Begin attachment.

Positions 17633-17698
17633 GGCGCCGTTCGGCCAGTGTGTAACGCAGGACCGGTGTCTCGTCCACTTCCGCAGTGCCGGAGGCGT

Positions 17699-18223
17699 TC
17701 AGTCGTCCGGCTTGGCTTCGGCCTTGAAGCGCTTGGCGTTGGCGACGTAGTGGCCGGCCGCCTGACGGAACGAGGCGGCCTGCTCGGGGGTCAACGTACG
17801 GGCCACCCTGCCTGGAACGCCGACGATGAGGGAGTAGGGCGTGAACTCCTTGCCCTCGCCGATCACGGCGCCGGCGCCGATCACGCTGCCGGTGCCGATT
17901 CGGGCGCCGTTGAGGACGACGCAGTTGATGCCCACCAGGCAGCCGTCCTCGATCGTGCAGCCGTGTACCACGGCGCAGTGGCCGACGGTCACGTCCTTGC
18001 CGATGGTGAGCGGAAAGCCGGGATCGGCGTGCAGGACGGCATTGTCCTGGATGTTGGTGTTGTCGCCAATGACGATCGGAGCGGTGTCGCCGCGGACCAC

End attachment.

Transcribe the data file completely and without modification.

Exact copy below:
Positions 17633-17698
17633 GGCGCCGTTCGGCCAGTGTGTAACGCAGGACCGGTGTCTCGTCCACTTCCGCAGTGCCGGAGGCGT

Positions 17699-18223
17699 TC
17701 AGTCGTCCGGCTTGGCTTCGGCCTTGAAGCGCTTGGCGTTGGCGACGTAGTGGCCGGCCGCCTGACGGAACGAGGCGGCCTGCTCGGGGGTCAACGTACG
17801 GGCCACCCTGCCTGGAACGCCGACGATGAGGGAGTAGGGCGTGAACTCCTTGCCCTCGCCGATCACGGCGCCGGCGCCGATCACGCTGCCGGTGCCGATT
17901 CGGGCGCCGTTGAGGACGACGCAGTTGATGCCCACCAGGCAGCCGTCCTCGATCGTGCAGCCGTGTACCACGGCGCAGTGGCCGACGGTCACGTCCTTGC
18001 CGATGGTGAGCGGAAAGCCGGGATCGGCGTGCAGGACGGCATTGTCCTGGATGTTGGTGTTGTCGCCAATGACGATCGGAGCGGTGTCGCCGCGGACCAC